By Conrad Clowers
Cincinnati Herald Contributor
Very few players have been drafted and become franchise saviors. Ken Griffey Jr. was one. In the late 80’s Griffey was considered the Lebron James of baseball. Chris Bryant was the savior of the Chicago Cubs leading the franchise to their first title last year. The Reds have likely their most ballyhooed draftee of all time. Hunter Greene from Sherman Oaks, California, was selected number two overall and number one by the Reds.
At first glance, Greene looks to be the second coming of Aroldis Chapman. His fastball has been clocked at 102 mph.
History may not be kind to Greene. Historically young men who throw hard in high school have not had the success in the majors one would think they would have. The 17-year-old Greene is a right-handed pitcher and played at Notre Dame High School. With every great talent, critics have to find a knock on a player. The one for Greene? His other pitches are known to be a work in progress. Not a great breaking ball or slider. Offensively Greene isn’t your average hitting pitcher. The young man can hit. The Sherman Oaks native is considered one of the best power hitters in the draft.
The Reds acquired a bonified star when they drafted Greene. Green became only the second prep right hander ever to land on the cover of the famed Sports Illustrated magazine.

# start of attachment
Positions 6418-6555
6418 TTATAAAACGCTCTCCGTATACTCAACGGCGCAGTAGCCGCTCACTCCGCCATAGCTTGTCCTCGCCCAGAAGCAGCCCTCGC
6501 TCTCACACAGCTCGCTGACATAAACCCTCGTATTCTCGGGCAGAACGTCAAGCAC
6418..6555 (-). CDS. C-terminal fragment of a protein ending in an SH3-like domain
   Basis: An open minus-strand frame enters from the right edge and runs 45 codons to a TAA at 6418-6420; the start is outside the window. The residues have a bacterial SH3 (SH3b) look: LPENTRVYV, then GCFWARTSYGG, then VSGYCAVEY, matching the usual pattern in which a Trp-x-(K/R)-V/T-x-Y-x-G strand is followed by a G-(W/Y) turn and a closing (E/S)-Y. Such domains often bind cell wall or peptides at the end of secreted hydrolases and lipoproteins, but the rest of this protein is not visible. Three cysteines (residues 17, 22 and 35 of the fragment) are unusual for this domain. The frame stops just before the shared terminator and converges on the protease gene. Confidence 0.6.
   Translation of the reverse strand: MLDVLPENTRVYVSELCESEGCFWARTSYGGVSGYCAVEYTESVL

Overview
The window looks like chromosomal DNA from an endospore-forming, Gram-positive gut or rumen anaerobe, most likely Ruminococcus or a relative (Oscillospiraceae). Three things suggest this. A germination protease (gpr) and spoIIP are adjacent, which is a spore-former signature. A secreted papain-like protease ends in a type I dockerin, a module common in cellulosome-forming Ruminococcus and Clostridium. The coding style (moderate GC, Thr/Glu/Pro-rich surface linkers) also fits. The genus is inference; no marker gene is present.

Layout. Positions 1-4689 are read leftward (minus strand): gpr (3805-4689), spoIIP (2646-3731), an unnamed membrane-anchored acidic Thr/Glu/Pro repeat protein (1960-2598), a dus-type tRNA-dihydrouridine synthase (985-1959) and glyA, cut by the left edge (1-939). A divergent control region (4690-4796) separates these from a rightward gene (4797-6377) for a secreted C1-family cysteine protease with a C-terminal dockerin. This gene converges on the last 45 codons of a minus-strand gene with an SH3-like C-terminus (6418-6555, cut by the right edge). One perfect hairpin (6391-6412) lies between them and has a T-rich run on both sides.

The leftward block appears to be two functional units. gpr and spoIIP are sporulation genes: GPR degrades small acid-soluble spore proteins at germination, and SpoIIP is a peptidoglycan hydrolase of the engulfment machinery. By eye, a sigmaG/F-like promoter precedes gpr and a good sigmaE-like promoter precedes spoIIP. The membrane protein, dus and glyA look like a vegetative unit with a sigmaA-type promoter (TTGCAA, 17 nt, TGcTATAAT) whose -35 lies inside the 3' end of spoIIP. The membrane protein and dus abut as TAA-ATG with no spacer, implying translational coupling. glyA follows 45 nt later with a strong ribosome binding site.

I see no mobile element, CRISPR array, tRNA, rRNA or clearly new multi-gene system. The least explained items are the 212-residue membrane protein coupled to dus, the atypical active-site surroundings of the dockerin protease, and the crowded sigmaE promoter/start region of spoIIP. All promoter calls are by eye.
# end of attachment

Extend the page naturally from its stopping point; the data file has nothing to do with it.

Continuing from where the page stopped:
As anxious as Reds fans and management may be to win and witness another star, don’t expect to see Greene anytime soon in the Major Leagues. Once the star high schooler gets to the majors, the clock will start ticking on time served and arbitration eligibility. As does everything, it will come back to money. Greene will have to really develop and refine his pitches to become a successful Major League pitcher. A fastball, no matter how hard it’s thrown, will get you a front row view of watching a home run in the Major Leagues. Hitters are far too good and disciplined to be defeated on one sole pitch.
One thing is for sure. The 6-3, 195-pound pitcher will be the most closely monitored prospect in Reds’ history. With the poor performances of Reds starting pitching in 2017, Greene and anyone else who can help this team will be welcomed with open arms.